When we do a retirement life planning meeting, we always encourage couples to come together. There are a couple of reasons for this: Firstly as much as we believe in maintaining a person’s individuality in retirement, it is equally important to create a shared vision. And secondly, communication between couples is sometimes lacking. I often find that the couples I see don’t like broaching the more difficult topics of conversation. And it’s my job to mediate, and get them to share. The sad fact is that many couples discover that they want completely different things.
I saw a couple who had this very problem – they couldn’t see how retirement was going to work for them because they had completely different dreams for their lives in retirement. Sue wanted to travel business class overseas and watch bands perform. Jack wanted to stay home and spend time woodworking. After sharing their visions it became clear to them that they needed two separate amounts of money so that they could enjoy their passions individually. Yes, this wasn’t the conventional retirement that most couples envision, but it worked for them. They both discovered that they loved the opportunity to be more independent, and felt a renewed connection when they got together – each invigorated by the new experiences they were having.
Spending time with you partner is obviously very important, but time apart affords you the opportunity to work on yourself and pursue your own interests. In fact, it’s really quite unrealistic to share in all of each other’s interests. Variety brings the spice – It’s healthy! The key here is to listen to your partner and understand what is really important to him or her, and then to be open to the idea of experiencing things apart, as individuals.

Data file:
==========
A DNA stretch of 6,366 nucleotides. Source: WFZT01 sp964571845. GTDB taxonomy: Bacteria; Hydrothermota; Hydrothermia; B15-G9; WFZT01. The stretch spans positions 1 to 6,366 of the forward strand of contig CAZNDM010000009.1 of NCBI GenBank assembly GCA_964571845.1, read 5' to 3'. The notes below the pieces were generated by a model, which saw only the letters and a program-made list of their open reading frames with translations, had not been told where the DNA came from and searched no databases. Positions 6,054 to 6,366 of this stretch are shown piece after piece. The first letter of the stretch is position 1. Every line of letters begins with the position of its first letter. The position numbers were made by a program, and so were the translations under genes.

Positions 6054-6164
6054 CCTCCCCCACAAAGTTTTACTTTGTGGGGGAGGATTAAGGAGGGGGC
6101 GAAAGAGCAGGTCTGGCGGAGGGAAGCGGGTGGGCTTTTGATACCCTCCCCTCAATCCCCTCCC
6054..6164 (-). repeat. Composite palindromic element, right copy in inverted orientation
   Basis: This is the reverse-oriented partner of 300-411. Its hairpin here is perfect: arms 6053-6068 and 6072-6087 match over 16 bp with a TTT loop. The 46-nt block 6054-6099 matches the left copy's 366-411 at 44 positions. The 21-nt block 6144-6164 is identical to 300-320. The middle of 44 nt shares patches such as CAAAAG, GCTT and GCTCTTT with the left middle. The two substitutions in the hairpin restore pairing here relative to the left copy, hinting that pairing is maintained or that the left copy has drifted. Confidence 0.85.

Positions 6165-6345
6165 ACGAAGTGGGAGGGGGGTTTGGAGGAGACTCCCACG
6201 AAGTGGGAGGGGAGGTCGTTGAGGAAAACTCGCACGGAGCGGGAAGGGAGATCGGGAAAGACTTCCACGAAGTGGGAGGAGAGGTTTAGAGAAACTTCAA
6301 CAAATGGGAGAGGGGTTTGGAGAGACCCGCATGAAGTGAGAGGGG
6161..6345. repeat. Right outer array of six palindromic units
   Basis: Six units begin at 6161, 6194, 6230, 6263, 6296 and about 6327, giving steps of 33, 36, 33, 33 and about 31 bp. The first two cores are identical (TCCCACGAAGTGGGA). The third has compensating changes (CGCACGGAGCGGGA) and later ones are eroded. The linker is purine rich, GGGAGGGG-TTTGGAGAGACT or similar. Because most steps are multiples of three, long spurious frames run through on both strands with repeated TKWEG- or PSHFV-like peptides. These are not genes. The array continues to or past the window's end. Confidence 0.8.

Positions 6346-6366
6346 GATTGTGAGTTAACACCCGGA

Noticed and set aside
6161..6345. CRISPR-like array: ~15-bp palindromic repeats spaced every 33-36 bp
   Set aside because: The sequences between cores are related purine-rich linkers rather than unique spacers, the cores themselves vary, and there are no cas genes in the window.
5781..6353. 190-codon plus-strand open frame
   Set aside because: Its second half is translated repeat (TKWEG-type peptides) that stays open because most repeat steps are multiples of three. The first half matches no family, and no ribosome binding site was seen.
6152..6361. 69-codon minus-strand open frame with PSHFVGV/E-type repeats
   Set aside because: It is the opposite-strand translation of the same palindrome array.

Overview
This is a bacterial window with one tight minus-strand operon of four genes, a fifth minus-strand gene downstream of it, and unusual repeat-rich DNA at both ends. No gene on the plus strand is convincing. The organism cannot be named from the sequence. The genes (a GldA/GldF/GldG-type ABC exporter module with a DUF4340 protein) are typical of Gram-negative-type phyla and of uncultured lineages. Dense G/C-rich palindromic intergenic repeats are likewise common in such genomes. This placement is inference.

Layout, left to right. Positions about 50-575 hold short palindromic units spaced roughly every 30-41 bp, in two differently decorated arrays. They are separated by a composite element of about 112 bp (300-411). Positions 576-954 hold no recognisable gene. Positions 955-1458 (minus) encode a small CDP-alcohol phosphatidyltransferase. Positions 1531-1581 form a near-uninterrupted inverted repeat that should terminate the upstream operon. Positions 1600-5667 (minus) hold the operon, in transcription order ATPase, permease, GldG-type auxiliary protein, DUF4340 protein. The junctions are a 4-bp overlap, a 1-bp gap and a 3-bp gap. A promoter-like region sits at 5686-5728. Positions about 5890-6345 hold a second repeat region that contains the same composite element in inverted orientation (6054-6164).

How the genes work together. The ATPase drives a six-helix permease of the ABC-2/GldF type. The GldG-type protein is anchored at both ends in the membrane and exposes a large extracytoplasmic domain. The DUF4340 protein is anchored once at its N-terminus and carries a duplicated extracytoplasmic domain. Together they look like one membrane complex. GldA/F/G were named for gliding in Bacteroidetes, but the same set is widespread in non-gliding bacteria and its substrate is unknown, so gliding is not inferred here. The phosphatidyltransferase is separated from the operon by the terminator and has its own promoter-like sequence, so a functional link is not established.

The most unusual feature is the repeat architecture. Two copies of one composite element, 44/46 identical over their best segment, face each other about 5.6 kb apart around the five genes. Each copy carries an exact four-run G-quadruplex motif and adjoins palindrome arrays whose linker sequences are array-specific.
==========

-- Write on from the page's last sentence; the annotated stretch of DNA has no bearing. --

Mitch Anthony, the author of The New Retirementality, writes about achieving success in retirement by being fulfilled in 5 core areas of life – what he calls the 5 Vitamin C’s. I’d like to delve into one of them in this post – CONNECTIVITY.
If you’ve considered relocating for your retirement, have you thought about how that will affect how connected you will be to the people and places you enjoy? All too often when clients come to do their retirement plans the first thing they tell me is “We are moving away from the madness that is Joburg.” And often after our discussions the clients realise that if they were to leave Johannesburg they would feel too cut off from family, friends and their community. If the clients really want to move away it is important for them to have a plans to replace what they have in their present community with something similar where they are going.
A couple came to see me the other day and their plan was to move to Plettenberg Bay. I was immediately sceptical, but after listening to them I discovered that they had been preparing for this for years. They had spent many of their holidays in Plett, and had gone to the local church during each of their visits. When they made the move, they slotted into the church community with ease and were able to connect and establish friendships. Peter had a passion for flying, so they had also bought a hanger for their plane. They would not be leaving a void behind; they had managed to transfer all the things that had been important to them in Johannesburg to their new home at the coast. I knew I didn’t have to worry about them.
The message here is to carefully consider the proximity of friends and family when you retire. So much of our happiness is dependent on the state of our personal relationships. So it’s only natural that if you feel disconnected, it’s likely that you’ll feel unhappy.
By the way, The New Retirementality is a great read when you are planning your retirement, and I will be referring to it often in my blogs.